HOW DOES SHANNON’S SOURCE CODING THEOREM FARE IN PREDICTION OF IMAGE COMPRESSION RATIO WITH CURRENT ALGORITHMS?
- 1Dept. of Land Surveying and Geo-Informatics, The Hong Kong Polytechnic University, Kowloon, Hong Kong
- 2Faculty of Geosciences and Environmental Engineering & State-Province Joint Engineering Laboratory in Spatial Information Technology for High-Speed Railway Safety, Southwest Jiaotong University, Chengdu, China
Keywords: Coding theorem, Image quality, Information theory, Shannon entropy, Compression ratio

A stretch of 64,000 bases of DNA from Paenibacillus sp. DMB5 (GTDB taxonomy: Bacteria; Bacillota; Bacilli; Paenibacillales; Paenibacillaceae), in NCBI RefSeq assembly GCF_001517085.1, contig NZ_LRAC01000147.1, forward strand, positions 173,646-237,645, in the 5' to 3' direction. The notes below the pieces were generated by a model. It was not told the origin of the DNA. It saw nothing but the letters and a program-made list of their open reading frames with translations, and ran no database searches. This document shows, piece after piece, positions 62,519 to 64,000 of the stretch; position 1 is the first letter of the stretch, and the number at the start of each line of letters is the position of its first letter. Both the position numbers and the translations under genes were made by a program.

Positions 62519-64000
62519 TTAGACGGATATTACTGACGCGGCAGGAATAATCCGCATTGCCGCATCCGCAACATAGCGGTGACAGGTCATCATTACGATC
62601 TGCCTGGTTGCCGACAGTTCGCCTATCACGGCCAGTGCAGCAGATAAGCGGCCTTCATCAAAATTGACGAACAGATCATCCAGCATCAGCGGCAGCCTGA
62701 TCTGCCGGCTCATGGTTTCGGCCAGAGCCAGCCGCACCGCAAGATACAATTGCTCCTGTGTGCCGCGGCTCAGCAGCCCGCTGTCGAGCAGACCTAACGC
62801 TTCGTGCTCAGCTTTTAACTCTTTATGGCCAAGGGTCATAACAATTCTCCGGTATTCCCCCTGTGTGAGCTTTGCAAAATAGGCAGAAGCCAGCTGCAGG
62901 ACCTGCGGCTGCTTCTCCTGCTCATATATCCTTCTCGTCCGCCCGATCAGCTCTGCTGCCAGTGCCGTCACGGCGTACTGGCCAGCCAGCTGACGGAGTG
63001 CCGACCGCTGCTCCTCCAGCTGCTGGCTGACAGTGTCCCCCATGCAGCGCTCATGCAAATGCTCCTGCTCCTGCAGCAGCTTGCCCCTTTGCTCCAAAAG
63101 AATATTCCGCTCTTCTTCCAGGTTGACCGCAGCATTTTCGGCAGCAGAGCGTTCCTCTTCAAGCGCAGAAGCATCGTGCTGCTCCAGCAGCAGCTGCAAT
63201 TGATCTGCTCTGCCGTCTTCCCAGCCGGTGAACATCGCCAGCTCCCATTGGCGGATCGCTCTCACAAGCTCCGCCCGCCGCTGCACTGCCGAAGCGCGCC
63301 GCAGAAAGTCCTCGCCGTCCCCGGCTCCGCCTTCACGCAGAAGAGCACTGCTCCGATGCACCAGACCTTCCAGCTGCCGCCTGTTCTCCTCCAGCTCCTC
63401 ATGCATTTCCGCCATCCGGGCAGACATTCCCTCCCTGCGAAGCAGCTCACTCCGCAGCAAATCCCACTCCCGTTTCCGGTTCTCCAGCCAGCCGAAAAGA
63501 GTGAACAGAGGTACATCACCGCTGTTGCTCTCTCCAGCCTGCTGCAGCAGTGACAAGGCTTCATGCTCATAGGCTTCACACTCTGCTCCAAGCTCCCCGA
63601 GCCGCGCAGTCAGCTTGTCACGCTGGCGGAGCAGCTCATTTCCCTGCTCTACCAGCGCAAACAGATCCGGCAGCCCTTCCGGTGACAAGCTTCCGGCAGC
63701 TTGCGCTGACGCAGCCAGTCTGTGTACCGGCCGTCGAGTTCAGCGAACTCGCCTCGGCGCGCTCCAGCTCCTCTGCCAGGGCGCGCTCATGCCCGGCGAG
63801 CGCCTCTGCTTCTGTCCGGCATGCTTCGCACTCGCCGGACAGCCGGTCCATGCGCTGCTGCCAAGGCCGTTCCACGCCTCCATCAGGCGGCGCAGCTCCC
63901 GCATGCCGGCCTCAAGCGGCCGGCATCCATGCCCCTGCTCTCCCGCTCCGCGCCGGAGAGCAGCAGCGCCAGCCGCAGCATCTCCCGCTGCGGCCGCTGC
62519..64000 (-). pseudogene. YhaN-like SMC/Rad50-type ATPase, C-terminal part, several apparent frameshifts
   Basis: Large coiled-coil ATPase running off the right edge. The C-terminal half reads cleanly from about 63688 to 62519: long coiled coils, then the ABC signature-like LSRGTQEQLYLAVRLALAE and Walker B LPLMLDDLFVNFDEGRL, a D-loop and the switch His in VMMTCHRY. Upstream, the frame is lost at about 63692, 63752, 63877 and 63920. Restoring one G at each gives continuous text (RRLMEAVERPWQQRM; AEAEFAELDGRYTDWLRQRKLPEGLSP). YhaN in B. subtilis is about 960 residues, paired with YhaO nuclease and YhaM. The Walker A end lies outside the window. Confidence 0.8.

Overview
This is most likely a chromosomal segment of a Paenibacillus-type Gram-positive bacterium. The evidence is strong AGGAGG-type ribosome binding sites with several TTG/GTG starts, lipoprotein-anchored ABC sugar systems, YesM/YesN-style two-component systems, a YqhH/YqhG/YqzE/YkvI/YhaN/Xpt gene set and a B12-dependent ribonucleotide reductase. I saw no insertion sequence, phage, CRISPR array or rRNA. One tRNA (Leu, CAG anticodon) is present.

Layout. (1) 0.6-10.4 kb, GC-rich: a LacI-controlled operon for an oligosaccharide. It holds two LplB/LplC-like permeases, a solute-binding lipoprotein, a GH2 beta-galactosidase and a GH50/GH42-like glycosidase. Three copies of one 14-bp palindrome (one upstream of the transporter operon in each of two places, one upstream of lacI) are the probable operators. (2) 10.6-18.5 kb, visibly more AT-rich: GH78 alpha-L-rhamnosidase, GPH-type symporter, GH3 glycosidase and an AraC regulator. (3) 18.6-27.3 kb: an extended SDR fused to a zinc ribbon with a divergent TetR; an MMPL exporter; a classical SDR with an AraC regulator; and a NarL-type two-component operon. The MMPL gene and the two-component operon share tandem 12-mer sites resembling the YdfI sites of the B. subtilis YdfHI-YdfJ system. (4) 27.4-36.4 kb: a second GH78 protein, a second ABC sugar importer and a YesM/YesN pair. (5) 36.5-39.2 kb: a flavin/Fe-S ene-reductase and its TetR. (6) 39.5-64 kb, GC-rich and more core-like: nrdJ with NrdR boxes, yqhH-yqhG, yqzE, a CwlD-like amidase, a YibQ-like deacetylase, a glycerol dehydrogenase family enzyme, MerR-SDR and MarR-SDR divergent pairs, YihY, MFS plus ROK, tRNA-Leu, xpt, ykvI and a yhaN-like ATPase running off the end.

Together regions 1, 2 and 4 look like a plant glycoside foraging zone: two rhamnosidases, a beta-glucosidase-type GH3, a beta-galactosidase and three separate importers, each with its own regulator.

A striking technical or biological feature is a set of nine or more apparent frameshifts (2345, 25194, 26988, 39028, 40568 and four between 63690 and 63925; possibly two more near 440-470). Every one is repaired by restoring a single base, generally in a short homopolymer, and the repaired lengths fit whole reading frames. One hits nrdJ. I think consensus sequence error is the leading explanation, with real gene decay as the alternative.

Abstract. Images with large volumes are generated daily with the advent of advanced sensors and platforms (e.g., satellite, unmanned autonomous vehicle) of data acquisition. This incurs issues on the storage, processing, and transmission of images. To address such issues, image compression is essential and can be achieved by lossy and/or lossless approaches. With lossy compression, a high compression ratio can usually be achieved but the original data can never be completely recovered. On the other hand, with lossless compression, the original information is well reserved. Lossless compression is very desirable in many applications such as remote sensing, geological surveying. Shannon's source coding theorem has defined the theoretical limits of compression ratio. However, some researchers have discovered that some compression techniques have achieved a compression ratio that is higher than the theoretical limits. Then, two questions naturally arise, i.e., “When this happens?” and “Why this happens?”. This study is dedicated to giving answers to these two questions. Six algorithms are used to compress 1650 images with different complexities. The experimental results show that the generally acknowledged Shannon’s coding theorem is still good enough for predicting compression ratio by the algorithms with consideration of statistical information only, but not capable of predicting compression ratio by the algorithms with consideration of configurational information of pixels. Overall, this study indicates that new empirical (or theoretical) models for predicting lossless compression ratio can be built with metrics capturing configurational information.